Early risers in for a predawn planetary treat

Science

GRAND RAPIDS, Mich. (WOOD) — It will be a quiet week of astronomical events for the night owls, but for those who are typically out and about before sunrise, make sure to look up. There are a few neat things to keep your eyes open for.

The waning moon will pass by the three bright morning planets this week. Look for the moon to pass by Saturn, Venus, and Jupiter on Wednesday.

It may be difficult to spot the planets with the glow that precedes the sunrise. Binoculars will help. To see the trio of planets by the moon, look to the east about half an hour before sunrise. They will be low on the horizon, so an unobstructed view of the horizon will be important.

Venus is the brightest of the three planets, followed by Jupiter and then Saturn. Venus is sinking lower on the horizon each day and will soon be lost in the morning twilight completely. Conversely, Saturn and Jupiter are rising higher each day.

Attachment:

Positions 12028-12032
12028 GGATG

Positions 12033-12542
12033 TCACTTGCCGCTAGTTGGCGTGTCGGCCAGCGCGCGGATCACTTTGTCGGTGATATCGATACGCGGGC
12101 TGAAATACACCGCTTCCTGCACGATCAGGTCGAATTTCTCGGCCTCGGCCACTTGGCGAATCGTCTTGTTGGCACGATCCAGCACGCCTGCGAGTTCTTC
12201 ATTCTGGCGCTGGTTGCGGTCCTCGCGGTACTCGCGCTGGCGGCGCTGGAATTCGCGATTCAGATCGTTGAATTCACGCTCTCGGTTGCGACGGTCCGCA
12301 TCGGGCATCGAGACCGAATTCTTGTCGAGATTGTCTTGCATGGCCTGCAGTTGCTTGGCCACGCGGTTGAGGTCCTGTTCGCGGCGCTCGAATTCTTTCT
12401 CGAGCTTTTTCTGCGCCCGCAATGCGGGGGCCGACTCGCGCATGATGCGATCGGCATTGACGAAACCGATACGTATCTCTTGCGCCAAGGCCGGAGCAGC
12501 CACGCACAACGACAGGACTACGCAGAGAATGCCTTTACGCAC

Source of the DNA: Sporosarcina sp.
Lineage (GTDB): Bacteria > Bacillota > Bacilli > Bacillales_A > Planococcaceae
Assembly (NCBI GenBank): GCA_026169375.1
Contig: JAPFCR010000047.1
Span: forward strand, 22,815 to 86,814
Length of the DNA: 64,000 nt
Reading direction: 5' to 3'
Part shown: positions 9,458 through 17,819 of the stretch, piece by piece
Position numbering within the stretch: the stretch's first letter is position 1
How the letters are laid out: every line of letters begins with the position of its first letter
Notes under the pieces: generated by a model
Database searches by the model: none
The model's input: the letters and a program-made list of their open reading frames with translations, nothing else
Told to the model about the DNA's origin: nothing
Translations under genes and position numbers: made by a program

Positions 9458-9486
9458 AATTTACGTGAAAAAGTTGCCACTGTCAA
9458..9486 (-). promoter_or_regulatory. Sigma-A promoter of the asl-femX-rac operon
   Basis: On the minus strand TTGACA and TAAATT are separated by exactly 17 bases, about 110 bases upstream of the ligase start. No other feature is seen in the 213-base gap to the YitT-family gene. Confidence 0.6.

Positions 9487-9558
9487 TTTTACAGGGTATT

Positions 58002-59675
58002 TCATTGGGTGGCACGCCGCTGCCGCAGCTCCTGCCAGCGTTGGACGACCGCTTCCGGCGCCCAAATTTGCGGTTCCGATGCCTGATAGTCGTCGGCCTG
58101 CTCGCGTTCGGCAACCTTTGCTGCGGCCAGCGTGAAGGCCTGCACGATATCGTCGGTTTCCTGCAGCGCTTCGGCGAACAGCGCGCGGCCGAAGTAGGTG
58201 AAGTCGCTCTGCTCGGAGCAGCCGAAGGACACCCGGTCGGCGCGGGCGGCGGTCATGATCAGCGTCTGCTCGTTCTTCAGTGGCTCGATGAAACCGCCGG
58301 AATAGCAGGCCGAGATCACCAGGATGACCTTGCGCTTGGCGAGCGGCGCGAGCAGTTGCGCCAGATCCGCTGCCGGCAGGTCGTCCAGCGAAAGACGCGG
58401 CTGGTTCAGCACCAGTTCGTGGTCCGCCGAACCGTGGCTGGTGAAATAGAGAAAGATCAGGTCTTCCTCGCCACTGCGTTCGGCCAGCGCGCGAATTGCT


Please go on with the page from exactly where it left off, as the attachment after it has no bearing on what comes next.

After the moon has passed by the three planets, a conjunction of two planets will take place. Venus and Jupiter will be in conjunction on February 11, meaning they will be paired up very closely in the morning sky.

Again, look to the east about half an hour before sunrise to try and spot the two, and consider using binoculars since they may be hard to find in the first light of day. Venus and Jupiter are the third- and fourth-brightest celestial objects in the sky behind the sun and the moon, which may make finding them a little easier.

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